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BlackRock's New Play on Science Technology

New funds are rare in the closed-end fund (CEF) world. But there’s a new kid on the block throwing off a monthly 6% dividend, suggests income expert Michael Foster, editor of Contrarian Outlook.

I’m talking about the BlackRock Science and Technology Trust II (BSTZ), launched in mid-May of this year. The unique thing about BSTZ is right in its name: it’s no stodgy income play: its portfolio is packed with some of the fastest-growing tech plays out there.

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I’m not talking about Apple (AAPL), Netflix (NFLX) or Facebook (FB). Instead, BSTZ focuses on off-the radar companies whose biggest growth lies ahead, like payment processor Square (SQ) and Twilio (TWLO), a communication platform many big companies already depend on.

That’s in contrast to many tech funds, which start and stop with the well-trodden territory of FAANG — Facebook, Apple, Amazon (AMZN), Netflix and Alphabet (GOOGL).

Twilio is a great example. Its stock price has more than tripled since the start of 2018, and management feels there’s plenty more to come.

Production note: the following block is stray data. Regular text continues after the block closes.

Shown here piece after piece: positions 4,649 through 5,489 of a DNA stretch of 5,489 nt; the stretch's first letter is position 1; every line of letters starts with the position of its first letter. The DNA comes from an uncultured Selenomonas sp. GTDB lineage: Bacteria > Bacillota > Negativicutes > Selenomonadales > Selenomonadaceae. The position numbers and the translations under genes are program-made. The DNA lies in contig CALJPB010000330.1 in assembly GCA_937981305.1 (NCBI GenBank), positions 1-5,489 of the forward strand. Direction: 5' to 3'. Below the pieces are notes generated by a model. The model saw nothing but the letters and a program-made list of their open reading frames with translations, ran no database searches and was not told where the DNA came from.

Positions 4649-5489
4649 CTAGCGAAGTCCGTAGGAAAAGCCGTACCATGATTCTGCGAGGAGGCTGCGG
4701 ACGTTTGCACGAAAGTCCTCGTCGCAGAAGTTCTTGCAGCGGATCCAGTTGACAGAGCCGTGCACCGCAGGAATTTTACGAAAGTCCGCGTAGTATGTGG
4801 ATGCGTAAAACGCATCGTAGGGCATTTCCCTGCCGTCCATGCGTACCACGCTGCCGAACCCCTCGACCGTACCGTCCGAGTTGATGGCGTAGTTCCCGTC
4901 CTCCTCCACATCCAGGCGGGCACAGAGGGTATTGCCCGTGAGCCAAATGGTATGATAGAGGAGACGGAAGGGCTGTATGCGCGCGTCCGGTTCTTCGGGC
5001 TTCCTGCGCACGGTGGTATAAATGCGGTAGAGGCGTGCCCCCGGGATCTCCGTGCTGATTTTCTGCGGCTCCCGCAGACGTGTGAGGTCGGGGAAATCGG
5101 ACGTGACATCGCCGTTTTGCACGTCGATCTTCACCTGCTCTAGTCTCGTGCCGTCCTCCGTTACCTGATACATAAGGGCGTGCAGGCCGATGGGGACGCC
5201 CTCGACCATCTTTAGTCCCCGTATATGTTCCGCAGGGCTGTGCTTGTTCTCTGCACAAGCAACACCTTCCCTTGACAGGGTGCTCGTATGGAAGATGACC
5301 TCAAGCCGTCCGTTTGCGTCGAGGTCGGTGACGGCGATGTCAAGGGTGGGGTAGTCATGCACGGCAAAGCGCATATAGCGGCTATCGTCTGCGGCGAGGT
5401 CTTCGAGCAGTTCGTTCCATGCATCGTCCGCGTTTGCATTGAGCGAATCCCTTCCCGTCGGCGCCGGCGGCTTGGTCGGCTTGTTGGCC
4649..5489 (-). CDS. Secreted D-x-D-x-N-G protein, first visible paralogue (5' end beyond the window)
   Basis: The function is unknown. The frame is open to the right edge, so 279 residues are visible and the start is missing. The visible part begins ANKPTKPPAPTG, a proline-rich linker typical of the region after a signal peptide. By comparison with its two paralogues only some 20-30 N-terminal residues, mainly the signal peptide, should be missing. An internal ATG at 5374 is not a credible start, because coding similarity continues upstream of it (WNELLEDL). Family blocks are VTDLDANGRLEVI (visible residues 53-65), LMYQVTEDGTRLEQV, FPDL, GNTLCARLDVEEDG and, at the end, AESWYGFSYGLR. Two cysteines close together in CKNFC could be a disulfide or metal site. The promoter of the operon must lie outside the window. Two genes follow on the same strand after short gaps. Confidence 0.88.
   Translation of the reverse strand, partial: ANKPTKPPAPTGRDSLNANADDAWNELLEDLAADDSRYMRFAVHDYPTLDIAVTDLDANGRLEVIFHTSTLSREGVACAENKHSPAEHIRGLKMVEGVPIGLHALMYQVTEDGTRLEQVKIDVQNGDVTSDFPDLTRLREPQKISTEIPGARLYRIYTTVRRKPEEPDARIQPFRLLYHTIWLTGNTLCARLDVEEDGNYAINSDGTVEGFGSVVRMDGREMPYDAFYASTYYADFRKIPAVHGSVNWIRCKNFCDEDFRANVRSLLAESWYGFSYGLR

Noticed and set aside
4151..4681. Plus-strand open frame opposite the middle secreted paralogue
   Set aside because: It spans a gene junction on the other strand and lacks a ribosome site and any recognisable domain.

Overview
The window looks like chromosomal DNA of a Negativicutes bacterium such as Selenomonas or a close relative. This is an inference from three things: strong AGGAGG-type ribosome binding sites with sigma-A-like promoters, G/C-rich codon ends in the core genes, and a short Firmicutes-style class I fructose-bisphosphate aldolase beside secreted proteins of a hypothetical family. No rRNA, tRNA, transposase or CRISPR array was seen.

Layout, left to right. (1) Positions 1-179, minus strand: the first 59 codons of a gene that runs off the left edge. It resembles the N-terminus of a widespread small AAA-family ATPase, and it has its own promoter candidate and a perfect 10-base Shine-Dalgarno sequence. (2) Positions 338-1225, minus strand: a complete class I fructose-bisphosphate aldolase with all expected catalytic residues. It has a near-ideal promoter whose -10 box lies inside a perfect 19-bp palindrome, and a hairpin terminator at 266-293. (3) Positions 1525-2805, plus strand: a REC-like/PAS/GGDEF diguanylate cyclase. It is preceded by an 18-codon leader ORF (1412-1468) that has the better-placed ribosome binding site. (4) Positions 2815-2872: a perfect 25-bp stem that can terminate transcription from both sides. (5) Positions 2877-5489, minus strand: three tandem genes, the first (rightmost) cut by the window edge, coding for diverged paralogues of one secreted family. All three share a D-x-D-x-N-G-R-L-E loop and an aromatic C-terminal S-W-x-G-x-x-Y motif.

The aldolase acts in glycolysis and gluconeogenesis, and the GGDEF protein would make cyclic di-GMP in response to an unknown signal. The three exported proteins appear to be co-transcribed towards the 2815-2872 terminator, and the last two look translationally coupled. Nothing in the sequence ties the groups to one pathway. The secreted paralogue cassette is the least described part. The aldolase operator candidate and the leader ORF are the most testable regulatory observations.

The next question is obvious: as none of these companies pays a dividend, what’s BSTZ’s plan for maintaining—and growing—its 6% income stream?

Simple: it will sell these stocks when management feels they’re overvalued and buy when it senses a bargain. The profits then roll out to us in the form of that 6% dividend.

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The strategy works because these are the kind of firms that, despite their small size, rely on their own cash flow to drive growth. They’re also the kinds of stocks that can get overbought quickly, giving BSTZ’s tech-savvy analysts the chance to sell at a premium.

The concern here, from a dividend investor’s point of view, is also obvious: can BSTZ keep paying out dividends by rotating in and out of tech stocks? I think so, and expect big gains, thanks to its aggressive strategy of buying younger, faster-growing companies before the rest of the world is aware of their true potential.

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